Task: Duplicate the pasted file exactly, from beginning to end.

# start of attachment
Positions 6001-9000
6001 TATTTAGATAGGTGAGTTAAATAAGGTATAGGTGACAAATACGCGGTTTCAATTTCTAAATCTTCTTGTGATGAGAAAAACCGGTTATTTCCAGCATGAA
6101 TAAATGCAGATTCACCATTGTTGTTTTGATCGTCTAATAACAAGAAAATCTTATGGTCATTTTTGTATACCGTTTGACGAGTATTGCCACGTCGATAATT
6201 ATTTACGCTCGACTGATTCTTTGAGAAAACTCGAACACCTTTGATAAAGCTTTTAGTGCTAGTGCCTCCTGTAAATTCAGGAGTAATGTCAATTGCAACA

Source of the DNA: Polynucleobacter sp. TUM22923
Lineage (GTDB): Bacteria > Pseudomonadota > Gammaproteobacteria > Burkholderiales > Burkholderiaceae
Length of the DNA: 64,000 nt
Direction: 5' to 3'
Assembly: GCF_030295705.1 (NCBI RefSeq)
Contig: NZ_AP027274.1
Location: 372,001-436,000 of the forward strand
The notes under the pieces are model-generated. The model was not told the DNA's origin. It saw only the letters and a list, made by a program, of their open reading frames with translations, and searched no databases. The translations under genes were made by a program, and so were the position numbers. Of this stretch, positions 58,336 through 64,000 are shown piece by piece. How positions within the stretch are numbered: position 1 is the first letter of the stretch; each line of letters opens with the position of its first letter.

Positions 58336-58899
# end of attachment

Positions 6001-9000
6001 TATTTAGATAGGTGAGTTAAATAAGGTATAGGTGACAAATACGCGGTTTCAATTTCTAAATCTTCTTGTGATGAGAAAAACCGGTTATTTCCAGCATGAA
6101 TAAATGCAGATTCACCATTGTTGTTTTGATCGTCTAATAACAAGAAAATCTTATGGTCATTTTTGTATACCGTTTGACGAGTATTGCCACGTCGATAATT
6201 ATTTACGCTCGACTGATTCTTTGAGAAAACTCGAACACCTTTGATAAAGCTTTTAGTGCTAGTGCCTCCTGTAAATTCAGGAGTAATGTCAATTGCAACA

Source of the DNA: Polynucleobacter sp. TUM22923
Lineage (GTDB): Bacteria > Pseudomonadota > Gammaproteobacteria > Burkholderiales > Burkholderiaceae
Length of the DNA: 64,000 nt
Direction: 5' to 3'
Assembly: GCF_030295705.1 (NCBI RefSeq)
Contig: NZ_AP027274.1
Location: 372,001-436,000 of the forward strand
The notes under the pieces are model-generated. The model was not told the DNA's origin. It saw only the letters and a list, made by a program, of their open reading frames with translations, and searched no databases. The translations under genes were made by a program, and so were the position numbers. Of this stretch, positions 58,336 through 64,000 are shown piece by piece. How positions within the stretch are numbered: position 1 is the first letter of the stretch; each line of letters opens with the position of its first letter.

Positions 58336-58899